Donald W. Callender was heir to the royalties from the Marie Callender restaurant chain. Donald passed away in 2009, leaving his wife, Catherine T. Callender (“Katy”), and his children, Cathleen Callender (“Cathe”) and Donald Lucky Callender (“Lucky”). Cathe is Donald’s daughter by his first marriage and Lucky is his son by his marriage to Katy.
Donald’s estate was valued at approximately $143 million, with the largest percentage of the value attributable to the royalties received on an ongoing basis from the restaurant chain. Donald had restated his living trust in 2003, dividing his trust into three equal shares for Katy, Cathe, and Lucky.
Donald named as successor trustees two CPAs with whom he had business dealings, Douglas K. Ammerman and Janet Feldmar. They took over administration of the trust upon Donald’s death in 2009. A dispute arose between the heirs regarding the division of ongoing royalties between the shares for Katy, Cathe, and Lucky. The argument arose because Katy’s share was not subject to estate tax due to the unlimited marital deduction. (Generally, there is no gift or estate tax on transfer of assets between spouses.) Katy and Lucky argue that the payment of estate taxes immediately lower Cathe’s and Lucky’s interests in the residuary estate to approximately 25% each and raise Katy’s to approximately 50%. This is called the “changing fraction” method of calculating the share of the estate and it would apply each time there was a non-pro rata distribution to one of the beneficiaries.
Cathe argues that after payment of her half share of the estate tax, she should receive 1/3 of each future royalty payment, which are anticipated to be substantial ($67 million in royalties were paid between 2009 and 2012). She argues that the trust is clear that this was Donald’s intent.
Katy argues the trust does not clearly express Donald’s intent. She states the changing fraction method is more equitable in that it compensates for fluctuations in the value of assets and that arguably state law would require this method unless the trust clearly expresses a different intent. Despite the initial decrease in his share of ongoing distributions, Lucky supports his mother’s argument – presumably because he will ultimately benefit when his mother, Katy, passes away.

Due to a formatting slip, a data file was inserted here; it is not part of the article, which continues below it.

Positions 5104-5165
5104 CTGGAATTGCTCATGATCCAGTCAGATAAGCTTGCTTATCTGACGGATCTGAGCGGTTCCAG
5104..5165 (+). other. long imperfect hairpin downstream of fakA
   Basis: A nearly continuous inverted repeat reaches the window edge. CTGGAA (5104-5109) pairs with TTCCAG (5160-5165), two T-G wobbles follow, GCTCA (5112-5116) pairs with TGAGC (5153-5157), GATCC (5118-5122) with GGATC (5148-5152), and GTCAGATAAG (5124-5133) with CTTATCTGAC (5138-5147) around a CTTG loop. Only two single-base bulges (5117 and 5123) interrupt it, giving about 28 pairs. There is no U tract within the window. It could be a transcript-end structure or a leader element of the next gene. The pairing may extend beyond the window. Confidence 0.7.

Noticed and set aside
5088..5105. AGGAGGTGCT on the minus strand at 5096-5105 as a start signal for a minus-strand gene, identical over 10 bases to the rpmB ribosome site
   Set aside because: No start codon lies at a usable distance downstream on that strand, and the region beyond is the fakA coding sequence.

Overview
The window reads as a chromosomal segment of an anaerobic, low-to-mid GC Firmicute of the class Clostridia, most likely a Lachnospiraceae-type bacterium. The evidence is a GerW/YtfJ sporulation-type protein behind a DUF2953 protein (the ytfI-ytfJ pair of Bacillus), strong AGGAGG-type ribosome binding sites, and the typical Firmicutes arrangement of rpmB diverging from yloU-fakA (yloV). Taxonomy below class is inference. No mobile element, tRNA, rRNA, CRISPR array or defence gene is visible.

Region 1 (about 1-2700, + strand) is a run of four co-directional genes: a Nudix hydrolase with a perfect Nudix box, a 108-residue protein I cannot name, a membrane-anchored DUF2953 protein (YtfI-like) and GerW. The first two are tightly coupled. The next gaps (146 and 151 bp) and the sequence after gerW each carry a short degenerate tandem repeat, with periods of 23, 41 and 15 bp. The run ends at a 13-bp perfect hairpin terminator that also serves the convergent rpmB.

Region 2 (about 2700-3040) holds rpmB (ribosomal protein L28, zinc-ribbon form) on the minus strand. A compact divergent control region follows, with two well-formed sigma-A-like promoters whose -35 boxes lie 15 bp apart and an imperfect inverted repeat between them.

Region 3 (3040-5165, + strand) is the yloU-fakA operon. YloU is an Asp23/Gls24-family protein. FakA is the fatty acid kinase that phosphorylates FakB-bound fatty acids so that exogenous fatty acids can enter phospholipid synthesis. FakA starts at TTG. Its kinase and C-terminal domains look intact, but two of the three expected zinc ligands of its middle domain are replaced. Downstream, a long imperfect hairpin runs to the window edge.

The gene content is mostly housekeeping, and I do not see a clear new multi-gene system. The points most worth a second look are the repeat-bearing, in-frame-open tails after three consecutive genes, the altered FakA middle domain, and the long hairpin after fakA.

The trial court ruled in favor of applying the changing fraction method, despite the bulk of the expert testimony arguing against its application. The trial court attempted to interpret the trust and could find no clear expression of intent. In reaching its decision, it relied upon the testimony of one of the expert witnesses and also looked for additional guidance from California Probate Code Sections 16340 and 16341, four cases from states other than California, three law review articles, and the Internal Revenue Code and regulations promulgated under it.
The appellate court reversed the trial court, concluding there is no basis for applying the changing fraction method to Donald’s trust. The court further held that the trust and the testimony of the drafting attorney clearly showed Donald’s intent that the ongoing royalties be split equally after the estate tax was paid.
In estates both large and small, it is imperative that the intentions of the creator of the trust be clearly stated. This is especially true with regard to who pays the estate tax and administration expenses for trust assets as well as assets held outside of the trust.
Our attorneys are careful to assure that the intent of our clients is clearly expressed in the estate plans we draft. As a member of the American Academy of Estate Planning Attorneys, our firm is kept up-to-date with information regarding new developments and planning strategies. You can get more information about a complimentary review of your clients’ existing estate plans and our planning and administration services by calling our office.